Mustard Growing Guide
Crop Rotation Group
Brassicas (Cabbage family) ●
Fertile, well drained soil.
Full sun to partial afternoon shade.
Mustard is cool-season annual that can tolerate light frosts but not hard freezes.
None generally needed, because mustard is customarily used as a late summer/fall cover crop to take up nitrogen left in the soil by corn or other vegetables.
Mustard does an excellent job of suppressing weeds when grown in a solid mass.
Single Plants: 5" (15cm) each way (minimum)
Rows: 5" (15cm) with 5" (15cm) row gap (minimum)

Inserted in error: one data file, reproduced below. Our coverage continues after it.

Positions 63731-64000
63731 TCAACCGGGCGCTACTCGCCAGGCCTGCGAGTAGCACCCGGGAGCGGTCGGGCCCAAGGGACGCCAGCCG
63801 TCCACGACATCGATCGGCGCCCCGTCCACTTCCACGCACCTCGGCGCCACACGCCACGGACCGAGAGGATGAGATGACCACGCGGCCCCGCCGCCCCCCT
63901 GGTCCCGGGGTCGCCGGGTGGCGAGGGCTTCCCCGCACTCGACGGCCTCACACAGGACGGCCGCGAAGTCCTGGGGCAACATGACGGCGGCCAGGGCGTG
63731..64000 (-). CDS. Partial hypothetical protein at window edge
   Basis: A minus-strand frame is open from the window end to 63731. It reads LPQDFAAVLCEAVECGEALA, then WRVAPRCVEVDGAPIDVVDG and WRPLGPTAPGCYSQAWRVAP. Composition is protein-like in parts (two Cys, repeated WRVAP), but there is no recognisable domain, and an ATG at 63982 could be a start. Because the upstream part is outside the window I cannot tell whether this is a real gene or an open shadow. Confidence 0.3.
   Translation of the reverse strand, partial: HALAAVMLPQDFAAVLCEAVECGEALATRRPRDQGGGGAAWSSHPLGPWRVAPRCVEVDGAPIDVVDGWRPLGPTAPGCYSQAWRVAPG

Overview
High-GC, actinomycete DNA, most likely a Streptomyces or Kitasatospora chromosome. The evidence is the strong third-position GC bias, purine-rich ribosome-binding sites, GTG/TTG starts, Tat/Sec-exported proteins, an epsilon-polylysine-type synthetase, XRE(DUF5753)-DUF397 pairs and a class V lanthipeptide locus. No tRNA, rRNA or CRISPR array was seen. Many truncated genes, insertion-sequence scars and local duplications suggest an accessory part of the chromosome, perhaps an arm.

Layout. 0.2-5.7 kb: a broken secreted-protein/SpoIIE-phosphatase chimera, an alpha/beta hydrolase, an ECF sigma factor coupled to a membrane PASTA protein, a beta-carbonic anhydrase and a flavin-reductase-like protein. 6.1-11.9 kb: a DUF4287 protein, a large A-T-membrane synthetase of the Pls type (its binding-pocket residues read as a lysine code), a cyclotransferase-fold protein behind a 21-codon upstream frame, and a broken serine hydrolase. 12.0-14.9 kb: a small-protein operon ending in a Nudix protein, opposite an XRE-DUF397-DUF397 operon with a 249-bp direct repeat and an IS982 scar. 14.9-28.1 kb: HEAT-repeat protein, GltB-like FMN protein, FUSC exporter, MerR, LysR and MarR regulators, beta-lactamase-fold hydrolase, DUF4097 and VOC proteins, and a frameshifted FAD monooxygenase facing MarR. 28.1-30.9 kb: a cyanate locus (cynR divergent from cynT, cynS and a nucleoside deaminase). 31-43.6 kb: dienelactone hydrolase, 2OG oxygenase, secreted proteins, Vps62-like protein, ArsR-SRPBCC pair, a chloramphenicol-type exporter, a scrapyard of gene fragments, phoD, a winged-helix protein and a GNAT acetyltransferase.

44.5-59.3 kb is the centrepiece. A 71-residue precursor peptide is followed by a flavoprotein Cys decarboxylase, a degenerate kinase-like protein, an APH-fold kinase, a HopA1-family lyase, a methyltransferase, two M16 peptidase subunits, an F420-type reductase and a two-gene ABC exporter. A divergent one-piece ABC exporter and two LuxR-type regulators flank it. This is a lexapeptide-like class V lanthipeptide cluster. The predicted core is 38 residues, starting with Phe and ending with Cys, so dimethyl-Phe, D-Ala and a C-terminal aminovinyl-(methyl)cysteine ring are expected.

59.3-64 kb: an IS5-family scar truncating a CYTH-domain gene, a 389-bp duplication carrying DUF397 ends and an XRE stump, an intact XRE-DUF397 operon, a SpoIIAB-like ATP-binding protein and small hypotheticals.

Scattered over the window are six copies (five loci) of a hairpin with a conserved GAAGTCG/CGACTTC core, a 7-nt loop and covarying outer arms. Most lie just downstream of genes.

Sow and Plant
Sow in late summer to use mustard as a short-term fall cover crop. Broadcast seed into cultivated soil so that the seeds are about 2 inches (5 cm) apart and one-half inch (1 cm) deep. Thin to 6 inches (15 cm) apart in all directions.
Our Garden Planner can produce a personalized calendar of when to sow, plant and harvest for your area.
You can gather individual leaves for cooking, which taste best after the first frost has passed. Mustard residue suppresses soil-borne nematodes, so it is an excellent cover crop to grow before potatoes.
Chop down the green foliage with a hoe and turn it under just before hard freezes are expected. The mustard roots and foliage will rot during the winter months.
Irrigation is often needed to get a good stand in dry fall weather.
Planting and Harvesting Calendar
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Pests which Affect Mustard